Evolving from the Smart Contract Blockchain Platform to the Extensible Blockchain Object Model Platform
In an attempt to understand the difference between a Smart Contract Blockchain Platform and an Extensible Blockchain Object Model Platform we have chosen an analogy, which we believe is widely understood at a high level: That is, Sheets and workbooks as an explanatory model.
For this exercise let’s assume three types of Sheet architectures
1. Single sheets, external input and references between cells on a single sheet only.
2. Workbooks with multiple sheets, limited such that all external input and internal sheet references, are within each individual Sheet. No references or relations are allowed between or across multiple Sheet in the workbook.
3. Workbooks with multiple sheets, both external input and internal references between cells within and across Sheets in the workbook are fully supported.
Bitcoin Blockchain an Example of a Single Sheet
In the first analogy, Single sheets, external input and references between cells on a single sheet only, we have Bitcoin. All transactions happening in the single Sheet are initiated and completed from/to user accounts. A user account is a row in the Sheet. You can only reference different rows within the single sheet.
• A Bitcoin blockchain represented as a single Sheet.
• No explicit account state tracking.
• No asset ownership tracking, only bitcoin transfer transactions
• Any and all “asset” transfers happen outside of the blockchain
Smart Contract Blockchain Platforms (Ethereum) as an Example of a Sheet Workbook
The Second Sheet analogy, Workbooks with multiple sheets, limited such that all external input and internal sheet references, are within each individual Sheet. No references or relations are allowed between or across multiple Sheet in the workbook, represents the Smart Contract Platform: Whereas the smart contract is a separate Sheet within the workbook. Each smart contract Sheet acts somewhat analogous to a standalone Bitcoin Sheet, all contained within one workbook, which is the blockchain. In the Smart Contract model, each individual Sheet may complete only one transaction at a time serially on the underlying blockchain.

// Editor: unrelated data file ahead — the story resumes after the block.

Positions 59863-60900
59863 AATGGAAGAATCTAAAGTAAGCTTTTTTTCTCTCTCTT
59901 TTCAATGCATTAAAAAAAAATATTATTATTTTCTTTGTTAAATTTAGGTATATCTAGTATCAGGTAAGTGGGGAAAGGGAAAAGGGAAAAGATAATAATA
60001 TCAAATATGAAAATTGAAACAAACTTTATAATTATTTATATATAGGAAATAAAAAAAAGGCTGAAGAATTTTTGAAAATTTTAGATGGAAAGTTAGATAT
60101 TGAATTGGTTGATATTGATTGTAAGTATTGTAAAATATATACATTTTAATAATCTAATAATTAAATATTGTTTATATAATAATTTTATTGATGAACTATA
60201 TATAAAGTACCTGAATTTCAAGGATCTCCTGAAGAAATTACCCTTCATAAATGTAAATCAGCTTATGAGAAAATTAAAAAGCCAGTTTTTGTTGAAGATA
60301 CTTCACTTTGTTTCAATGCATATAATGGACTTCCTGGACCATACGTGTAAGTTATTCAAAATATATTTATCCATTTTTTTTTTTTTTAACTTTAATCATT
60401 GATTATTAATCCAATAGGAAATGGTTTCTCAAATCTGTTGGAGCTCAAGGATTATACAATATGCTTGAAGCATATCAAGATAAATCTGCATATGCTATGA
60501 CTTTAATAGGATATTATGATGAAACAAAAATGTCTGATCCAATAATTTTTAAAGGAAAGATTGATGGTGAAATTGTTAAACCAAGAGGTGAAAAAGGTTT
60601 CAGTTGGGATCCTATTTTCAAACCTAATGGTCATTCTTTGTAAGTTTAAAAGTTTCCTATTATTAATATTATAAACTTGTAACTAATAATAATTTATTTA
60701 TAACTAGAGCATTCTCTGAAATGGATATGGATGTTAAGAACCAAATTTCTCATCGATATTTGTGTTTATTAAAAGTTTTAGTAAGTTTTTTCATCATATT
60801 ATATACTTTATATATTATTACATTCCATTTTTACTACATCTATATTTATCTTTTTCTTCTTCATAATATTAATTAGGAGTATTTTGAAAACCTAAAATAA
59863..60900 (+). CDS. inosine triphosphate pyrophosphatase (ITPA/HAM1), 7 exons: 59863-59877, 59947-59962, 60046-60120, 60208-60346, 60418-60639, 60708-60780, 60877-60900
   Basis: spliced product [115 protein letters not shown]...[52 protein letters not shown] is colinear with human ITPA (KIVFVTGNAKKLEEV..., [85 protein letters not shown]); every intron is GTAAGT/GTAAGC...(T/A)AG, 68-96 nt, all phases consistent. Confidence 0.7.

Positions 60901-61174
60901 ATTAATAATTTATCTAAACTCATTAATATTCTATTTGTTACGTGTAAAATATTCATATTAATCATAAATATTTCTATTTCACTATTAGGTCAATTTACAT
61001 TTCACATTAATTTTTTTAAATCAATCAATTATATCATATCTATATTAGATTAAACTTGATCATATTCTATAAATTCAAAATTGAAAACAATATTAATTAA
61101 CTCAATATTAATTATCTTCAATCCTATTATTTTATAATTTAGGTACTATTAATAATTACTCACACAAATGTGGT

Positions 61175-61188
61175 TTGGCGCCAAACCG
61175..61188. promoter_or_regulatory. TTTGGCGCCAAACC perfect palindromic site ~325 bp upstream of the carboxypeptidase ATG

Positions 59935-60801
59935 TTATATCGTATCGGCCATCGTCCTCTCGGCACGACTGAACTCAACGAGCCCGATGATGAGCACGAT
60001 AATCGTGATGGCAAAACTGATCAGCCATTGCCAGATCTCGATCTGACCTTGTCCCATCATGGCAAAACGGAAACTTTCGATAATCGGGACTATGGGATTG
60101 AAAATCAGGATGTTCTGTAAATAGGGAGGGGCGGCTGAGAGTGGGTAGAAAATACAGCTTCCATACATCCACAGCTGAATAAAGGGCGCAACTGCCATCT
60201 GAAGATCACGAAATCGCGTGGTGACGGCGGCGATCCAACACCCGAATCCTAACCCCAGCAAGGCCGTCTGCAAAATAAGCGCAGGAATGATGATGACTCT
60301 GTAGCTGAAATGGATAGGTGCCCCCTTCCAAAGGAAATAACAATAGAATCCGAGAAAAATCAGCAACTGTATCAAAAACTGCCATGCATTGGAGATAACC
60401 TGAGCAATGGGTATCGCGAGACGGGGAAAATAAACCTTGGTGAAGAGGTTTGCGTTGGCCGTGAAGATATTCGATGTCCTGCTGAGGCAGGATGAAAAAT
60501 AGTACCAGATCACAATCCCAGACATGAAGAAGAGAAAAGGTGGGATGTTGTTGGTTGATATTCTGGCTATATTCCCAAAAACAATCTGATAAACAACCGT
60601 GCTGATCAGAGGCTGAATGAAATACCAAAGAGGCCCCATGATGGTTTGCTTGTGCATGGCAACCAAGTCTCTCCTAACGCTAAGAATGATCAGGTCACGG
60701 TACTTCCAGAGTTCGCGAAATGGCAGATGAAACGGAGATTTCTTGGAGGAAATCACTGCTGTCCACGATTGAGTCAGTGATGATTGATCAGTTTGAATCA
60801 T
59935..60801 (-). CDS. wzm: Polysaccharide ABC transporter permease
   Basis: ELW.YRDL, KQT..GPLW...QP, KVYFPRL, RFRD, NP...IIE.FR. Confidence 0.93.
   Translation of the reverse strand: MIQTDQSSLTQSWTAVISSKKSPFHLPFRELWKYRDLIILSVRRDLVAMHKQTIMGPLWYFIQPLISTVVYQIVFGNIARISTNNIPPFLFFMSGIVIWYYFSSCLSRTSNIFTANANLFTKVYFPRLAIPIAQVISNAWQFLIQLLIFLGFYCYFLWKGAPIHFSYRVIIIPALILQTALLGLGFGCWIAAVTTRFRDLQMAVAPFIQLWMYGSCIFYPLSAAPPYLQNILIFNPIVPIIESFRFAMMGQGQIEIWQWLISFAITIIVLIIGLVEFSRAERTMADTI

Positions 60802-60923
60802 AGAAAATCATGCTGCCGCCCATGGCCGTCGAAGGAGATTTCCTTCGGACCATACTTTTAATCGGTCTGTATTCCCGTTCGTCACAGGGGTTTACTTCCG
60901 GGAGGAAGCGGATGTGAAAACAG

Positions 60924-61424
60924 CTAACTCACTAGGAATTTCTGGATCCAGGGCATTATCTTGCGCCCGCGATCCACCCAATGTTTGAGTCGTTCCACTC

Commonly smart contracts are used for tokenization. Each smart contract manages a completely separate and unrelated token. Thus, with the Sheet model, each smart contract is a separate Sheet that manages a single token, keeping track of the accounts and balances. All token transfers are represented as changes in account balances in the smart contract Sheet. Each account can be thought of as a row in the Sheet with its current balance and any other associated data. Again, using the Sheet analogy, all such transactions must be ordered and serialized, as though you were manually entering data and updating a Sheet.
• A smart contract blockchain platform represented as a Sheet workbook
• Each smart contract represented by a separate Sheet
• A single underlying blockchain completes all transactions serially
• Account state explicitly tracked